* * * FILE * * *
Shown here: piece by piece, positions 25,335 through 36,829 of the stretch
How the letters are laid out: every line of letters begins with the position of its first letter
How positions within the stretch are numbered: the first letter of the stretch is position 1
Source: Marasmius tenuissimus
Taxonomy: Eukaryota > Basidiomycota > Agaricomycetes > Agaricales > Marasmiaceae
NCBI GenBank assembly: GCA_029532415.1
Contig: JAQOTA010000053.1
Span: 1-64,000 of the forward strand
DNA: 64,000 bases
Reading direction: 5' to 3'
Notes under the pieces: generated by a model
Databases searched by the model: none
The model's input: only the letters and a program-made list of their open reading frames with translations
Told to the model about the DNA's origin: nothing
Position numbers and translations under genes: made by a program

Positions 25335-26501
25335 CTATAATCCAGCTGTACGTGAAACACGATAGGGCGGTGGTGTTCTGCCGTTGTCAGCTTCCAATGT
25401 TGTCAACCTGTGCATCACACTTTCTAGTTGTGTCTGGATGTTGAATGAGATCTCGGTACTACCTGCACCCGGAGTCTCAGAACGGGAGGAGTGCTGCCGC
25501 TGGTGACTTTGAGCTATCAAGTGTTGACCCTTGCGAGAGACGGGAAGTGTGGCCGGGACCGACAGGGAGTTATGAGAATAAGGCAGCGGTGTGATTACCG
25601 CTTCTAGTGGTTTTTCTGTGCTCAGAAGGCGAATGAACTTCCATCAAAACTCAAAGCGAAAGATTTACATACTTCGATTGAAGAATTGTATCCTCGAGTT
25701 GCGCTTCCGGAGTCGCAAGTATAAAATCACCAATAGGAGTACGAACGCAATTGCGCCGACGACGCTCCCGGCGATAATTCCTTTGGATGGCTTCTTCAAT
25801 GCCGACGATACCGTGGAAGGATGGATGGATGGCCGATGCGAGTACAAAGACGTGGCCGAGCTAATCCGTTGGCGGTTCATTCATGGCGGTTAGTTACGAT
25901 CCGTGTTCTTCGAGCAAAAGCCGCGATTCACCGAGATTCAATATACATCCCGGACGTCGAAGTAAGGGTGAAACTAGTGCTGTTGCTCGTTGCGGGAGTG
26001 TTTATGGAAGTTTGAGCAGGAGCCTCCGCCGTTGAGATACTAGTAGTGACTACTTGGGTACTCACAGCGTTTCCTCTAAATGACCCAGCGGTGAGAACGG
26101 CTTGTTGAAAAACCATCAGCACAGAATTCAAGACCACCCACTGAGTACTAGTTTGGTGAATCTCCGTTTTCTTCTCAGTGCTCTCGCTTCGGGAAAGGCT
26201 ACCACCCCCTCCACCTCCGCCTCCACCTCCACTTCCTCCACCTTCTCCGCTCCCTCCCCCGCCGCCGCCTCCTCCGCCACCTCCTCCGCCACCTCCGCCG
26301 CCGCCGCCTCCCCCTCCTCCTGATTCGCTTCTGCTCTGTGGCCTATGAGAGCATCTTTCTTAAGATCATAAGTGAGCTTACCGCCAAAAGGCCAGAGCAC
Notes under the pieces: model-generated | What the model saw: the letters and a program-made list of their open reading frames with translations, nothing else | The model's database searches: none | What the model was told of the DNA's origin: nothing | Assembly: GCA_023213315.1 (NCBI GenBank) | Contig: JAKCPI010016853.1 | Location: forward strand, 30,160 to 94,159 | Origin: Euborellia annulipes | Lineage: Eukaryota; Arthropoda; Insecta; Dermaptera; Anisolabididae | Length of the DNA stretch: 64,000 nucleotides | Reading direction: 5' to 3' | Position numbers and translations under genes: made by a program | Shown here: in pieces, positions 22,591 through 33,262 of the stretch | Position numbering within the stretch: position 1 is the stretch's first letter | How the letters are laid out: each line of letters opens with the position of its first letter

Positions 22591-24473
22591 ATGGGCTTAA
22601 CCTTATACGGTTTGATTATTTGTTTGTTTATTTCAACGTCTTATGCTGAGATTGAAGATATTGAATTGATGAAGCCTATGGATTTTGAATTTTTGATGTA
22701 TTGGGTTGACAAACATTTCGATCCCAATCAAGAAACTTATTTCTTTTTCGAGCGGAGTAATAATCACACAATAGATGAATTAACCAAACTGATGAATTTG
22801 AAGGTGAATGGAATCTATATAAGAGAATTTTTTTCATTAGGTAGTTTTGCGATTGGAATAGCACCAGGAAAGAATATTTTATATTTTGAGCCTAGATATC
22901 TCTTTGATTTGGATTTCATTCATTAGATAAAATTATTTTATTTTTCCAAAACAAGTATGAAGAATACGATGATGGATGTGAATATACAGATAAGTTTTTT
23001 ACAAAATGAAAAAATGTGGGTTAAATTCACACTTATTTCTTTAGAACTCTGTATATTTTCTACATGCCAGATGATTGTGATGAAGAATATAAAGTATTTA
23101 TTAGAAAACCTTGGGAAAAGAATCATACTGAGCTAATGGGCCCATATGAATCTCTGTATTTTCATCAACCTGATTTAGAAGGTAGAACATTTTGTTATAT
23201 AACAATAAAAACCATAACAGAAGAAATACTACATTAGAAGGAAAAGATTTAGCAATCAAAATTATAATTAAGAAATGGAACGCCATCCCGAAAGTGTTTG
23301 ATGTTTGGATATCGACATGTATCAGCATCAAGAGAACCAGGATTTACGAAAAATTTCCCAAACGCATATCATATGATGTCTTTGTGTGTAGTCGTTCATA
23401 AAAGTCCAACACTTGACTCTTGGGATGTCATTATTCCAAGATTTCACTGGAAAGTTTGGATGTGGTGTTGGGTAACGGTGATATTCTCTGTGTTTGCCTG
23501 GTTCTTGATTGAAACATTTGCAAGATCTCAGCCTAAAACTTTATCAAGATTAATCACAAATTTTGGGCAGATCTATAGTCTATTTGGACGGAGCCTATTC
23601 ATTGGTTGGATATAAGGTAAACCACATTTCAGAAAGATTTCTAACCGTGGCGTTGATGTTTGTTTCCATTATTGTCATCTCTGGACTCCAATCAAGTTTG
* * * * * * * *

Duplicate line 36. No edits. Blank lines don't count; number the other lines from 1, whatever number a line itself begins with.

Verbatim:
23101 TTAGAAAACCTTGGGAAAAGAATCATACTGAGCTAATGGGCCCATATGAATCTCTGTATTTTCATCAACCTGATTTAGAAGGTAGAACATTTTGTTATAT